Thursday, March 10, 2016

February 2016: Everything was going so well for the first 130 miles

February started off with a snow storm that closed down everything. I mean everything. Even the police department was closed. You just couldn't go anywhere.  I didn't exactly stop running, if you could still call it running when you're going 15:20 pace with snow up to your knees.

Our Prius, Esmerelda, is buried somewhere underneath there. 

By the weekend though, temperatures had warmed up enough to run in capris.  I was desperate to get out on trails and hills because for so much of the winter they have been socked in/covered in ice, and I've been relegated to concrete.  I headed out to the trail near our house, figuring that the snow would be packed down and the running would be sweet.  Wrong. The snow this year just isn't packing down at all. It was very lumpy and still up to mid calf, which made the capris seem like a bad idea during the half an hour I trudged through it.  I eventually got off the trail and found a hilly road that had been reasonably plowed.

February snow isn't quite as bad as November-January snow, because at least the sun is shining and everything begins to melt quickly.  That doesn't necessarily help with the chronic exhaustion, though.  There were times I was so exhausted this month that I couldn't even remember how to spell my own name, but I still ran. Good training for Sleep Monsters at Javelina Jundred, I hope.

If I were a celebrity, I would be canceling my world tour and hospitalized for exhaustion. If I were a normal person, I would go see a doctor. But I'm Mellisa, so I'll just keep running.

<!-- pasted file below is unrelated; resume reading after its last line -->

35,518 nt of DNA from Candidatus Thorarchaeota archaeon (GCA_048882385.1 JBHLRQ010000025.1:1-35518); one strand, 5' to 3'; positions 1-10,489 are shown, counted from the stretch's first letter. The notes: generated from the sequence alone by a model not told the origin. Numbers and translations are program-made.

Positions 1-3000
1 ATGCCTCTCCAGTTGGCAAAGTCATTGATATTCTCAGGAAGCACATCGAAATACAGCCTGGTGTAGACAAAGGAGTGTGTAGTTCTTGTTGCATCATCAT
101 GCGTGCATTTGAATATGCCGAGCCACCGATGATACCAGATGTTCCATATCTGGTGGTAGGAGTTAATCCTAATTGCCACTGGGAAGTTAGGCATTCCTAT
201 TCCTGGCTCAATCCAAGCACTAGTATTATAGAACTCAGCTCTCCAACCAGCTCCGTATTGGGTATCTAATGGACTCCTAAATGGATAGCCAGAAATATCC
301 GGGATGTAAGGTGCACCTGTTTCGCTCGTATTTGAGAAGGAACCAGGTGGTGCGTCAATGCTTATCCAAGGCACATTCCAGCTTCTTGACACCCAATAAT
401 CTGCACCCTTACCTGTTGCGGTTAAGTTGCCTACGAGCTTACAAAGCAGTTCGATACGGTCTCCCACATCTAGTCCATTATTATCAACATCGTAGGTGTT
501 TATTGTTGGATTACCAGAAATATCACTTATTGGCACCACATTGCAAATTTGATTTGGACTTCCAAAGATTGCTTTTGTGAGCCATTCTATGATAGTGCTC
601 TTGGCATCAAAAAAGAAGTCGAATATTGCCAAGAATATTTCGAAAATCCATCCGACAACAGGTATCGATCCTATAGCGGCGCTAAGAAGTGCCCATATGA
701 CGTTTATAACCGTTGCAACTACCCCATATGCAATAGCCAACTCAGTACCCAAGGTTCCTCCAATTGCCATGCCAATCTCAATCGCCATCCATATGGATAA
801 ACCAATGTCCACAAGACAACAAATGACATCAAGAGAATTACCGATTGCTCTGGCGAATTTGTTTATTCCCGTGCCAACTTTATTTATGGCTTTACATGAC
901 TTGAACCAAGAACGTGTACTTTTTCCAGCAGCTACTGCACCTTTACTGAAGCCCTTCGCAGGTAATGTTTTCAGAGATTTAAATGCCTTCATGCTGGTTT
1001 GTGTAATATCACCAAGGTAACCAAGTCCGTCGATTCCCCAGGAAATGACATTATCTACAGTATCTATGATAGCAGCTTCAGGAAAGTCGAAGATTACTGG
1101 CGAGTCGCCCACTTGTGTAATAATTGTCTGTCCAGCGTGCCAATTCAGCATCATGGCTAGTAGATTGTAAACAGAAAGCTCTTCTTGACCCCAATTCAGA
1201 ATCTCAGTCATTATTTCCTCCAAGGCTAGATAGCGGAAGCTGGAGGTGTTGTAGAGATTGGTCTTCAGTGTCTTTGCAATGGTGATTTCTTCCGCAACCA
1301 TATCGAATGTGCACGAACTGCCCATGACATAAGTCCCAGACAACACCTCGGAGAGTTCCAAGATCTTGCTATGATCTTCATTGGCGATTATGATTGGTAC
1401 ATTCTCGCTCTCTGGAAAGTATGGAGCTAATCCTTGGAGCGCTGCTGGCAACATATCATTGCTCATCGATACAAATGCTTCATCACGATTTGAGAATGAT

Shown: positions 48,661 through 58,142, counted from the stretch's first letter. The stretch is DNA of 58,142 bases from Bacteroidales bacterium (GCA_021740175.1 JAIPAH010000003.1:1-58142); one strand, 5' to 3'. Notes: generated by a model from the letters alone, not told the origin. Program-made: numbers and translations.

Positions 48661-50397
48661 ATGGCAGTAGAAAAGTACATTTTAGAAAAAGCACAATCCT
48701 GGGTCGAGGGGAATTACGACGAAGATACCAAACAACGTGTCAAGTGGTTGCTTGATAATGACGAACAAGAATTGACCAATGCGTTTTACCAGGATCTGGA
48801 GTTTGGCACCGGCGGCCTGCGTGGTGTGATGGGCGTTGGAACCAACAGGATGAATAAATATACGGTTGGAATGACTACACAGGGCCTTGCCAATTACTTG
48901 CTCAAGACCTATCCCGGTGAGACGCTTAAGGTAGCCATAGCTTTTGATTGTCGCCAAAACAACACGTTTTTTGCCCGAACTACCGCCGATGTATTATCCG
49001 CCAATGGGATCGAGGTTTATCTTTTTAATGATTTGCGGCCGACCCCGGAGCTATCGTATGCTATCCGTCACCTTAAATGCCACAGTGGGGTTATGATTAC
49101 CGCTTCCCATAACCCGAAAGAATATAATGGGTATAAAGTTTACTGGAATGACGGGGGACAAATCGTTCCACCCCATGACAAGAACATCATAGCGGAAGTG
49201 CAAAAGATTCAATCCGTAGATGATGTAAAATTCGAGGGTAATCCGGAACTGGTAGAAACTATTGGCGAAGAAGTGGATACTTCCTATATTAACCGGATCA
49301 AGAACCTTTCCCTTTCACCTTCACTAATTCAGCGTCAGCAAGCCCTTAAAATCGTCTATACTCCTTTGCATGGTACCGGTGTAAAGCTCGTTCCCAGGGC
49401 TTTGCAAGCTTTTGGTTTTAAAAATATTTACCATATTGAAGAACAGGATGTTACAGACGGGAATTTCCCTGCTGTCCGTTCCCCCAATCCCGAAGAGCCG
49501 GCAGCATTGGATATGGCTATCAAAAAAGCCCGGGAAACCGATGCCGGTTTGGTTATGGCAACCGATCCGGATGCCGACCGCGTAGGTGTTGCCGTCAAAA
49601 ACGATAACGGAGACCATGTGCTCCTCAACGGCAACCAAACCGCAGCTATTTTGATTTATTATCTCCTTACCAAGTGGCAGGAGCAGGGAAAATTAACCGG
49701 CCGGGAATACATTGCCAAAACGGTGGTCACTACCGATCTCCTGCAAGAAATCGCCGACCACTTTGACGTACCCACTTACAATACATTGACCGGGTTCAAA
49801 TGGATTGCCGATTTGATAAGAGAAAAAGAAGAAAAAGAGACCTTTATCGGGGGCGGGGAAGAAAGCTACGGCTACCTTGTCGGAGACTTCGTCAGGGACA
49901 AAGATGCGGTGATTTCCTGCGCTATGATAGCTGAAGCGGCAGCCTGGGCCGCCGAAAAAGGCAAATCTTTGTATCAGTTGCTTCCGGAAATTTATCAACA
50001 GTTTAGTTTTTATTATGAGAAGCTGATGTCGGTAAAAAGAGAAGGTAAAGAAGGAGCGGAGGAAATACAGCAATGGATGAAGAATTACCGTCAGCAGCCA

Everybody on the internet talks about their training plans for ultras, which involve doing things like intervals or speedwork or back to back long runs.  This makes me nervous because I don't really get to do any of that (and honestly, I don't even know what intervals are).  My "training plan" is called Feast On Scraps. When Rob is gone skiing, or whatever, my "long run" might have to end up being an 8 mile round trip loop to the playground while Will bikes beside me.  I am so lucky that he thought this was the funnest thing ever.

Showing off his missing tooth. 8 miles (4 miles there, and 4 miles back) was the farthest he had ever ridden his bike. Unfortunately the weather turned and we had 50mph wind gusts on the way back home. I was scared, but we made it, and he never once complained, never. 
There are a couple of things I definitely want to work on for the North Fork 50 (a race I'm running in June).  Mainly, I need to get more confident on rugged trails and I need to be strong enough to handle the vert.  I can't really work on trail aspect as long as the trails are either buried under a foot and a half of snow, or closed because the snow has melted enough that they are too muddy (they close the trails here when they get too muddy, because it would damage the trails to allow people to use them like that).  But I can work on hills.  Once the ice melted enough so that the roads were clear, I ran the "dam hills" on Centennial Drive as much as I could.

During the last week of February, the snow had melted enough (and the mud had dried out enough) that the trails were open at Horsetooth and Lory. I decided to go there.  It had been a devastatingly long time since I'd last been.  Seriously, probably not since I was training for Bear Chase, in September.  I'd gotten injured after that, and when I finally recovered, there was too much snow.

As it turned out, there was still a fair amount of snow on the trails.

Towers was so steep and icy in places that I'm pretty sure I cried, but the view at the top was nice as always.